Angelo Hulshout has the ambition to bring the benefits of production agility to the market and set up a new business around that. Keep an eye on the disruptors and don’t take too small steps.
It’s 9 PM on a Friday. I walk over to the kitchen counter and press a few buttons. A plate of biscuits and a glass of orange juice appear, which I take to the living room. Ten minutes later, my wife comes out of the shower and makes a glass of red wine by clicking a different sequence of buttons – using her own profile. There was a time that we saw this on Star Trek and never imagined it would be real. Now it is.
We really enjoy the machine that allows us to print our drinks and snacks from tap water and a cartridge with 150 ingredients. The cartridge lasts a month and by using it, we no longer have to buy plastic bottles and snacks wrapped in plastic. This way, we do our share of making the planet plastic free.
Disruption or evolution?
Of course, this isn’t really what happened last Friday. The replicator, as it’s called, is still something that only exists in Star Trek. Or is it? An American company called Cana is actively working on making a machine like this reality: the molecular beverage printer. They’re planning to release a version for cold drinks in 2023 and ultimately reduce the sales of plastic bottles in the US alone by 70 percent. Less plastic, fewer logistics and less pressure on the environment is the idea. Disruption of the beverage market, possibly worldwide, is what Cana has made its goal. The big companies are keeping a close eye but haven’t yet given real responses to proposals for collaboration.
At the same time, I’m working on projects in factories that want to (more or less gradually) improve their effectiveness, efficiency and sustainability. We look at current ways of working, collect data and define stepwise improvements. Part of it is digitalization, part of it is data science and part of it is good old process improvement.
A lot of small-scale manufacturers use spreadsheets and printed worksheets to manage their production. This works fine until they start growing, or want to improve their numbers. That’s where we try to define the steps to take and help them digitalize their planning and tracking, their material intake and other processes. It’s an evolutionary approach and it takes quite some time to get to the final goal.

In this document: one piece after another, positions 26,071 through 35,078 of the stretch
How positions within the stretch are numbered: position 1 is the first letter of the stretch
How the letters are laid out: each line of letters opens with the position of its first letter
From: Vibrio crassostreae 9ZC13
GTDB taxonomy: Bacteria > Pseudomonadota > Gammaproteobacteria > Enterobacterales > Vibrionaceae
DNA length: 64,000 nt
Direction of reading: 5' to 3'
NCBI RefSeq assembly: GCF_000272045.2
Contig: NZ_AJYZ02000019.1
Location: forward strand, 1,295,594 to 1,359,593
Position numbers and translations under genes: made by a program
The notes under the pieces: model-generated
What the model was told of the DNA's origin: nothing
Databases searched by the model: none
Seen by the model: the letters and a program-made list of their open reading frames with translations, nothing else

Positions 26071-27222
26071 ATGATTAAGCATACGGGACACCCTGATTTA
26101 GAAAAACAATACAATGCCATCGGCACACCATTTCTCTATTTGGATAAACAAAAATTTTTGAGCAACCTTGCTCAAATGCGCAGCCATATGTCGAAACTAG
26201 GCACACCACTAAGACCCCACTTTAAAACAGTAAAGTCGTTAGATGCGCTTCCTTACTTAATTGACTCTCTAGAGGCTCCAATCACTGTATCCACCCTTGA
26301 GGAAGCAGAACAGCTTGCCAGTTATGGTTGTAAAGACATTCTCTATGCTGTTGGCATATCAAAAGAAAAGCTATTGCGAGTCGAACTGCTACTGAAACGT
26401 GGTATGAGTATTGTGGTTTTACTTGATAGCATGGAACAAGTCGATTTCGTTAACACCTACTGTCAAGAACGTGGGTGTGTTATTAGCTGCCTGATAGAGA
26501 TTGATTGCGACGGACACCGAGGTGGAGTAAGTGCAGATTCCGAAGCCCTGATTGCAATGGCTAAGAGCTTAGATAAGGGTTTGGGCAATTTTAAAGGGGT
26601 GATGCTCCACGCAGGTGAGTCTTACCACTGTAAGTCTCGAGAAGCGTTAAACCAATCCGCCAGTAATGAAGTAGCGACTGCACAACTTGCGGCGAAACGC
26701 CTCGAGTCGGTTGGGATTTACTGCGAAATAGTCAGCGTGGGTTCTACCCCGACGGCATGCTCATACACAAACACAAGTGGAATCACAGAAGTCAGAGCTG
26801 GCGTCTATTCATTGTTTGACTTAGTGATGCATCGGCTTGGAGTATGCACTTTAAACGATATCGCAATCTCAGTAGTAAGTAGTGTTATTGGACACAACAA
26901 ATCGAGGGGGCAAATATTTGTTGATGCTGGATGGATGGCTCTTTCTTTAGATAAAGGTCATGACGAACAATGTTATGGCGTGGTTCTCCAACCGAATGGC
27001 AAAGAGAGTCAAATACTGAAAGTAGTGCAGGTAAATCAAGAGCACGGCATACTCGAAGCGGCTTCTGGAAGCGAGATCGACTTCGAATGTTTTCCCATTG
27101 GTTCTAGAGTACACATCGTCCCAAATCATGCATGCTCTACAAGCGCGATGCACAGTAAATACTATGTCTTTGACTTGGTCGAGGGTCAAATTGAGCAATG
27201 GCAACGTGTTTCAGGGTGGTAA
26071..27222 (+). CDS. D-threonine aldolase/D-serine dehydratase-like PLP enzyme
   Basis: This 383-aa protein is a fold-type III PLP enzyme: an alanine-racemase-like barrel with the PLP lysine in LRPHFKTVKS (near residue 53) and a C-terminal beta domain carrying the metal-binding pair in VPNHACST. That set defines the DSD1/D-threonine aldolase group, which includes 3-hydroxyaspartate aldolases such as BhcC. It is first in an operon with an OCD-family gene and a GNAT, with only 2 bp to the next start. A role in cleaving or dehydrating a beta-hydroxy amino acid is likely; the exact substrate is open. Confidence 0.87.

More or less risk?
Hearing about companies like Cana, and keeping an eye on the likes of Tesla, Additive Industries and others, makes me wonder if we’re doing the right thing. On the one hand, we’re keeping existing businesses stay in business by helping them improve their way of working. On the other hand, some of these companies run a high risk of being pushed out of the market by disruptors like Cana.
The evolutionary approach is less risky than the disruptive approach, which gives companies and their employees a sense of security – after all, people don’t like change. Yet, this could be a false sense of security; if we can do 3D printing with plastics and metals, and in the future with food, how will that affect small manufacturers that now produce the same items in a more traditional way? Their market runs the risk of being taken over, sooner than they may expect.
At the same time, the disruptors take a lot of risks and they may not succeed. They may overestimate their market potential, causing their products to fail – completely if the market isn’t there, partly if the market reacts slower than their investors were hoping for. If that happens, they’re gone and in a lot of cases, their idea is lost, too. Tesla and Additive Industries made it, so far, and their competitors are following in their footsteps, so they may be the successful disruptors.
It seems wise to consider where to go with smart industry solutions: do we take baby steps to stay (or feel) safe or do we make major leaps and try to disrupt our markets? Lewis Carroll’s Cheshire Cat is often (mis)quoted saying, “If you don’t know where you’re going, any road will take you there,” which is of course not the way we want to approach this.
Disruption is a good thing in its own right: if it weren’t for the Teslas and Additive Industries of this world, or software companies like Mendix, I suspect not much would be going on in electrical cars, 3D printing and low-code software development. Still, no disruptor has completely wiped out a market in less than a few decades. Despite Amazon, we still have physical bookstores; despite Netflix, we still have TV broadcasts; despite Easyjet, we still have expensive luxury airlines. However, it does make sense to keep an eye on the disruptors and make our steps not too small.
Digitalization is key – Cana, Tesla and others are proud of being (almost) fully digital. Software is a major part of their product and updating (software inside) a product instead of replacing it is very powerful. That also applies to digitalized production lines in factories. Keeping up with disruptors may be easier when digitalized, so I consider it good practice to advise our customers to digitalize fast, instead of spreading it out over a few years. It may not help them survive for eternity, but it will allow them to at least keep up with the future for a while and maybe create their own disruption. Maybe not on a global scale, but small manufacturers often operate locally or in a niche market and don’t need to disrupt the whole world.
Main picture credit: Eden Constantino on Unsplash